Last Friday I took my elderly mother to the O2 to see Alfie Boe. After the concert we travelled back to our hotel in Docklands by tube. We then had to walk through an underpass to get to the hotel and walked behind a young woman who was clearly the worse for wear and commented on the state she was in.
As we left the underpass the poor girl slumped over some railings and dropped her phone in the road. I checked if she was alright, half expecting to be told to mind my own business.
It turned out she had only lived in London for two weeks and had been to her new work Christmas party. Her new colleagues had ‘initiated’ her by giving her shots to drink then seemingly let her walk out into the night, alone.
She had no idea where she was and couldn’t remember her full address. We took her into our hotel and after much confusion we finally managed to locate her flatmate’s number in her phone who I then called. She said she would come and fetch her but would take some time as she was six tube stops away. The poor girl had to go outside to be ill. By the look of her eyes I wouldn’t be surprised if her drink had been spiked.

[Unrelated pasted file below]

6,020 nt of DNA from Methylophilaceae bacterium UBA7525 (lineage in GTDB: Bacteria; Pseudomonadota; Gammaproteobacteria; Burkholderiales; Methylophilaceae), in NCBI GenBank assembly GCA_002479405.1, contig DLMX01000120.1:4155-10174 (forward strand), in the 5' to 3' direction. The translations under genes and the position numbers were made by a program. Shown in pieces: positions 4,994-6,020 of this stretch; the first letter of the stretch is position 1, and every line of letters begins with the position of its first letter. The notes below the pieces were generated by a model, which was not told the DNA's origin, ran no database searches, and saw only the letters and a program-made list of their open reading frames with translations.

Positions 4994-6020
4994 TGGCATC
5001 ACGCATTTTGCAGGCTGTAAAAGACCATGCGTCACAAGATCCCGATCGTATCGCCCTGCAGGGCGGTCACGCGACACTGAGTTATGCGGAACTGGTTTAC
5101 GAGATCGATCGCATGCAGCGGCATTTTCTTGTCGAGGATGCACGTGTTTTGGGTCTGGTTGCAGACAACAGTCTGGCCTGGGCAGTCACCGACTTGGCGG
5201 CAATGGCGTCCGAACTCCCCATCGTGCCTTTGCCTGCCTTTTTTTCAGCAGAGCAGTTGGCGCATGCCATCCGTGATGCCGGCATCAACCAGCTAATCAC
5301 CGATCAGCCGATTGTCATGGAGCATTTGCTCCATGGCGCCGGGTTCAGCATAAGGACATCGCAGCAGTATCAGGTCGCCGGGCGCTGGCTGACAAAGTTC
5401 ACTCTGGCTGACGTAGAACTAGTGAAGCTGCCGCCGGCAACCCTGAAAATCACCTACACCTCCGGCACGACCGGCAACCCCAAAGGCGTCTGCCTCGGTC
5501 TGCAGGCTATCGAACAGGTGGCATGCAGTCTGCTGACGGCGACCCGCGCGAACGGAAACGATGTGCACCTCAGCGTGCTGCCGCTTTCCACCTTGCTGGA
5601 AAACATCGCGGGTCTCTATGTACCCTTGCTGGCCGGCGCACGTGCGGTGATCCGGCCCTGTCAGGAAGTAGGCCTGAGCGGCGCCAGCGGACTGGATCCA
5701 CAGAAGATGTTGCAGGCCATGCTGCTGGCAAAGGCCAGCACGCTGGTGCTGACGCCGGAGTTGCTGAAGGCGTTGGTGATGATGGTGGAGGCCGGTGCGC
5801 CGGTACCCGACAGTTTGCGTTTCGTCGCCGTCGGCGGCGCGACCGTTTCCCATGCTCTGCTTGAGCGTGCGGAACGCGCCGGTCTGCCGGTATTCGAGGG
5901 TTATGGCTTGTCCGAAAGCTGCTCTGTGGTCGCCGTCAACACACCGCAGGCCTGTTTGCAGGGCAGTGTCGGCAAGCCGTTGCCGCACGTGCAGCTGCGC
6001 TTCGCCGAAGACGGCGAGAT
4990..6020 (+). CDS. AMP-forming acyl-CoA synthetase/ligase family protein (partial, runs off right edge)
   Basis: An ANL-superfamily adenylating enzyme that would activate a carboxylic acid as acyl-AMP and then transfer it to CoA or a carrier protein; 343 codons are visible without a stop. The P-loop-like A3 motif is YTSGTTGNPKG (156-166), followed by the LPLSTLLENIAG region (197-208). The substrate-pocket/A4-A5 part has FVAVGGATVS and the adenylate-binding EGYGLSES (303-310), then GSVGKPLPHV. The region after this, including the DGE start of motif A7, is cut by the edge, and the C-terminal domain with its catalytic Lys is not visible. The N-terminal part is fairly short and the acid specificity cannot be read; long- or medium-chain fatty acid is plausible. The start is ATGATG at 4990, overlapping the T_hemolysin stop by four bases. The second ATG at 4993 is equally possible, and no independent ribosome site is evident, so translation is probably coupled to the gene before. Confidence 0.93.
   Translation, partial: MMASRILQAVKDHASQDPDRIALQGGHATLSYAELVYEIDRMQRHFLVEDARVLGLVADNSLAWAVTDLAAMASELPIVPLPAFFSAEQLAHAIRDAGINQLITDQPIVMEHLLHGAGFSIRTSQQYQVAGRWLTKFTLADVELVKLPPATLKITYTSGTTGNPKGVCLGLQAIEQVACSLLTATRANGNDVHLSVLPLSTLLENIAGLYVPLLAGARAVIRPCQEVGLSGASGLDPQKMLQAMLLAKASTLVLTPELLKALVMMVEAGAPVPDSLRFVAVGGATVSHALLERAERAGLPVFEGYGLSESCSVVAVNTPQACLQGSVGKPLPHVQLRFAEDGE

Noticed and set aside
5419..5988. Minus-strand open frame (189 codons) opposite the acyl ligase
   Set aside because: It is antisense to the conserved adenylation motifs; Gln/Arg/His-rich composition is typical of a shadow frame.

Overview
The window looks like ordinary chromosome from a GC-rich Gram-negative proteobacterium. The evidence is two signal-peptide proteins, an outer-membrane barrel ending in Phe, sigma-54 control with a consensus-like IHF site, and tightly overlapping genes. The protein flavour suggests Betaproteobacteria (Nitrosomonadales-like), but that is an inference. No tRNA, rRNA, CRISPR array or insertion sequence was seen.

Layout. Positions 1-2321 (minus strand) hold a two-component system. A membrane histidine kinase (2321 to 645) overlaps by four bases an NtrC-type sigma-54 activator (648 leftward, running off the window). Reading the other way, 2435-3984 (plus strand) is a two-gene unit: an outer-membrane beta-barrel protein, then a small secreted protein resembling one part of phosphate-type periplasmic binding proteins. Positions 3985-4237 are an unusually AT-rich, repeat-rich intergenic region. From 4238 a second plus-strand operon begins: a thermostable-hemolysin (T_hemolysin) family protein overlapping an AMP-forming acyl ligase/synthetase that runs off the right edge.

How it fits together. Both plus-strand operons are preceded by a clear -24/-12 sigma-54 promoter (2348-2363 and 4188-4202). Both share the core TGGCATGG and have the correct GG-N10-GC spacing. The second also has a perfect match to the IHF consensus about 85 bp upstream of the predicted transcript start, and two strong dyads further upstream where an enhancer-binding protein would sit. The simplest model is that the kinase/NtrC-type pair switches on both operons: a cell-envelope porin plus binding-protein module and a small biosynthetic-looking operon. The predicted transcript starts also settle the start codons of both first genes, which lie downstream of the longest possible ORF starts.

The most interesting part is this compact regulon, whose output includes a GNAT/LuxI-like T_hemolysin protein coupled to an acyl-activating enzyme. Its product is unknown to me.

The point I am trying to make in the season of goodwill is, initially we were amused by her reeling and weaving along, then commented on her foolishness to have got in such a state.
We live in a world where we treat people with a degree of suspicion and rarely intervene in others’ business. Of course personal safety is paramount, but had we not intervened, at the very least she would have remained lost and distressed in the freezing night and the worst case scenario doesn’t bear thinking about.
I’m not suggesting people should randomly approach strangers but at the very least we should reserve ‘judgement’ on a situation and not always take it at face value.
Even a phone call to the police giving the location could potentially save some one from tragedy.
Merry Christmas to you all, and Goodwill to all men!